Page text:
Share |      By Randall Parker at 2008 June 08 10:47 PM  Politics American Presidency


Comments
Wolf-Dog said at June 8, 2008 11:09 PM:

Obama says that he will reduce taxes on the majority, and increase taxes on the upper class.
http://www.cnn.com/2007/POLITICS/09/18/obama.taxplan/index.html

Although it is true that an extended depression would reduce income tax revenue, we cannot underestimate the possibility that not all taxes are derived from income. Some countries have wealth tax, which is extracted according to the net worth of the individual, not according to the income. Since the top 5 % will soon own 95 % of the world long before 2015, the governments of the world might be inclined to consider this kind of tax revenue.

Stephen said at June 9, 2008 12:11 AM:

Randall asked: "Why is it that Washington DC attracts people who seem to focus and amplify the nation's delusions?"

Because that's what the voters vote for? Why are the voters fools?

c.o. jones said at June 9, 2008 8:03 AM:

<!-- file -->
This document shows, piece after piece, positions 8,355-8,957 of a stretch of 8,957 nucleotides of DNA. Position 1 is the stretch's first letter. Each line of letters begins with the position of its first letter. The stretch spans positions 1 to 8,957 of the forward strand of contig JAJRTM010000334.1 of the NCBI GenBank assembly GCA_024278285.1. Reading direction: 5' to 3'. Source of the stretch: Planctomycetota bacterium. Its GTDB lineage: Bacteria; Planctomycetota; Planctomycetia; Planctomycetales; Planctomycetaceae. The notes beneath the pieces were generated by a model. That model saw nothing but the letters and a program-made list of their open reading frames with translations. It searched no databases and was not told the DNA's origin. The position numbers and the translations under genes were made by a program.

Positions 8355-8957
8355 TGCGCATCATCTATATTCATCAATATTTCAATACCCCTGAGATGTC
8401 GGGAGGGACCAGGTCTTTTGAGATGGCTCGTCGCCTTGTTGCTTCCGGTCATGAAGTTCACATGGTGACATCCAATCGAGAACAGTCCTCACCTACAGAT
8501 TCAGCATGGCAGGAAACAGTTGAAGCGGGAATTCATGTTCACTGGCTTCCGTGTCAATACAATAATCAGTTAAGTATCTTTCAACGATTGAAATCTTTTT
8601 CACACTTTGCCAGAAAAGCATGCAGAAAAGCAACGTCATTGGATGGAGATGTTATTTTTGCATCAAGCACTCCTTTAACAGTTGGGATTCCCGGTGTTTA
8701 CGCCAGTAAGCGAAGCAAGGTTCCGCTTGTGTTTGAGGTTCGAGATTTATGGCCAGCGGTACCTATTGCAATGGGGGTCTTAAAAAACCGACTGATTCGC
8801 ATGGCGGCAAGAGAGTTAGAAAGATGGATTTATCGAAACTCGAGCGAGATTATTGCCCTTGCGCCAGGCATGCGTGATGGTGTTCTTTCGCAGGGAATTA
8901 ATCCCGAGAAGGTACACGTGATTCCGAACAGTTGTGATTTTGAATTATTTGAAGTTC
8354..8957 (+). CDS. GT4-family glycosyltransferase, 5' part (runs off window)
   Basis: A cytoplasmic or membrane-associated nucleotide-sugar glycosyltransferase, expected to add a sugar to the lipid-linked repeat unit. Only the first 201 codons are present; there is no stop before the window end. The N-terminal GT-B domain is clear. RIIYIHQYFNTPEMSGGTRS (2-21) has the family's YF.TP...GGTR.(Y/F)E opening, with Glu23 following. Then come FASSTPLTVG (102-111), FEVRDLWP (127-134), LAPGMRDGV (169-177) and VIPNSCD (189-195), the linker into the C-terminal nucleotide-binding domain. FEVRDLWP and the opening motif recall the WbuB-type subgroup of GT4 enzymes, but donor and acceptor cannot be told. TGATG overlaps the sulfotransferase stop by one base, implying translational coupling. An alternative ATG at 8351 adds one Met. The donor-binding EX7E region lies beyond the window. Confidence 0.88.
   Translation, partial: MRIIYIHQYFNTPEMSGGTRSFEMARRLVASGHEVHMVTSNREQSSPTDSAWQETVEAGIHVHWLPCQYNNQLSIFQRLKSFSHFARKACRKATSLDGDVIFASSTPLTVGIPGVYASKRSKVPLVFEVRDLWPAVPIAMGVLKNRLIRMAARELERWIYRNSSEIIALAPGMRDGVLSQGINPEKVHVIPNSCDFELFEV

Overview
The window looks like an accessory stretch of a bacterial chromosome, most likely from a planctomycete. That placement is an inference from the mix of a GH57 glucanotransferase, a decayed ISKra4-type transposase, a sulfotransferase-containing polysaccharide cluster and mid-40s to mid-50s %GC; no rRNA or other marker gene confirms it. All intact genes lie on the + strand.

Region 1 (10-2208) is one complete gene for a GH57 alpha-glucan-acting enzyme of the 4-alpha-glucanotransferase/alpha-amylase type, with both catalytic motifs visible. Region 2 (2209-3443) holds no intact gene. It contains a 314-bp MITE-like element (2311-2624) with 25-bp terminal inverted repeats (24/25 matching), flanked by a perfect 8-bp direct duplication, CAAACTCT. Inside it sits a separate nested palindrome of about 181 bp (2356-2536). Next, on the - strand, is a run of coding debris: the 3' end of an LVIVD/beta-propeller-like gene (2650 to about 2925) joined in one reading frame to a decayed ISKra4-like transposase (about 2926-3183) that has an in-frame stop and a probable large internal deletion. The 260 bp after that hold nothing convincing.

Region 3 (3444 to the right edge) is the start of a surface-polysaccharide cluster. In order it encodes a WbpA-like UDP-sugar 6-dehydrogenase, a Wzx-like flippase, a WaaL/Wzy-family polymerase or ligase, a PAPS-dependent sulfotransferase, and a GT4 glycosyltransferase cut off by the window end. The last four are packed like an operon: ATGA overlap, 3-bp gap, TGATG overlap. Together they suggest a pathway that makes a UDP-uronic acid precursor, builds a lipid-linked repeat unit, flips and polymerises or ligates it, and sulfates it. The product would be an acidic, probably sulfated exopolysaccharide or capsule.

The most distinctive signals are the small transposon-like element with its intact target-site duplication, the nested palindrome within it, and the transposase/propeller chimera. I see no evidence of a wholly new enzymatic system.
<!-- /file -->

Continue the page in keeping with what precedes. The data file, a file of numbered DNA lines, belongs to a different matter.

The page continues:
Obama may take a token stab at raising taxes on high earners, he might even think about a net worth tax. But neither one will pan out in the long term, because that is not what our elites want. The wealthy will figure out a way to hang on to their money, but taxes will rise on the middle class, especially the upper middle class. Why? Because for all their lip service to markets and competition and so on, the elites want none of that. What they want is a plutocracy, with wealth and power concentrated in as few hands as possible, and with merit playing only a minor role in determining who gets admitted to "the club." By imposing punitive taxes on the middle class, it will retard the formation of capital needed to start businesses, and keep them dependent, which is exactly what the government wants. People talk about government vs. business all the time, but big government and big business are actually very cozy with one another. It's the middle class and small business that the establishment hates.